2001-Mon Jul 16 01:03:07 EDT 2018
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Despite its popularity, Facebook still drums up its fair share of complaints from its legions of users about everything from hacked accounts to overzealous status updates from new parents about a baby’s first burp.
But the social networking pioneer — along with Marketplace partner Oodle — played hero recently when they teamed up with the ASPCA to eradicate unregulated puppy mill advertisements from the website.
Puppy mills, which are essentially unmonitored operations that breed often unwell or inbred dogs, have become a major problem for animal welfare activists and dog owners alike.
Pet stores have long supported these questionable breeders says Cori Menkin, senior director of the ASPCA Puppy Mills Campaign, but the Internet has made matters worse. Online businesses are even harder to police and, depending on the state, are not even required to be licensed.
Last year, the ASPCA noticed that Facebook’s Marketplace was becoming a major hub for puppy mill sales. “Before we approached Facebook, we had prepared to launch a fairly massive campaign about them,” says Menkin. “Then we reached out to them on the off chance that they would be receptive and they were! Facebook and Oodle both were great.”
That was just three months ago — and a system has already been implemented that specifically restricts puppy mill ads, as opposed to rehoming or adoption posts.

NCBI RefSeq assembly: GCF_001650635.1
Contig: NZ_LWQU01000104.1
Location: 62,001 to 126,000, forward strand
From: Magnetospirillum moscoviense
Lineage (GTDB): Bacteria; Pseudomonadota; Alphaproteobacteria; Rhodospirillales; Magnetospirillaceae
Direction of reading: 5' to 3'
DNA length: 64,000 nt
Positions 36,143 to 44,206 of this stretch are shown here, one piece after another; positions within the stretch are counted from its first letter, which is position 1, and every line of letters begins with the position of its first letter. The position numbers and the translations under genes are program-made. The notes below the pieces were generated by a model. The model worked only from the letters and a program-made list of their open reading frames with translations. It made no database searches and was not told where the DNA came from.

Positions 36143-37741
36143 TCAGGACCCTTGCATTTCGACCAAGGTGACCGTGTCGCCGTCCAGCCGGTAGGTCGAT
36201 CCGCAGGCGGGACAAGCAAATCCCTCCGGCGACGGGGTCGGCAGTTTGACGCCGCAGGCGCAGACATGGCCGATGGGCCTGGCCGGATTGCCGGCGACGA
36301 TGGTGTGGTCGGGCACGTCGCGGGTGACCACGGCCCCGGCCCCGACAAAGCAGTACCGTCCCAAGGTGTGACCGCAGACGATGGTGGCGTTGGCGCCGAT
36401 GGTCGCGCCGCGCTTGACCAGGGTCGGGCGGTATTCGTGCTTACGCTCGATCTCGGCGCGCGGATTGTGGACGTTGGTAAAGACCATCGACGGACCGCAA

While the technical aspects of the filtering system can't be disclosed to prevent people from maneuvering around it, the ASPCA is thrilled that already more than 10,000 ads have come down.
This latest action is part of a larger initiative launched by the ASPCA in the summer of 2011 called No Pet Store Puppies, which asks people to pledge not to shop at any stores that sell puppies instead of offering adoption services. (Fast fact: There are about 5 to 7 million dogs and cats who enter shelters each year and need homes.)
If you have your heart set on a certain breed or puppy, the ASCPA offers some guidelines for differentiating responsible breeders from puppy mills. For instance, reputable breeders should screen breeding stock for diseases and aggression, as well as have a working knowledge of genetics.
As for how consumers can tell a humane breeder from a puppy mill, Menkin has some tips.
“You have to do your homework, and also ask any breeder a lot of questions," she says. "Go to the home, observe the mother, make sure they’ve done genetic testing and speak to references. A waiting list is a good indicator that they’re not churning out puppies. And a good breeder isn’t going to ship a puppy without ever meeting you because they want their dogs to have good homes."
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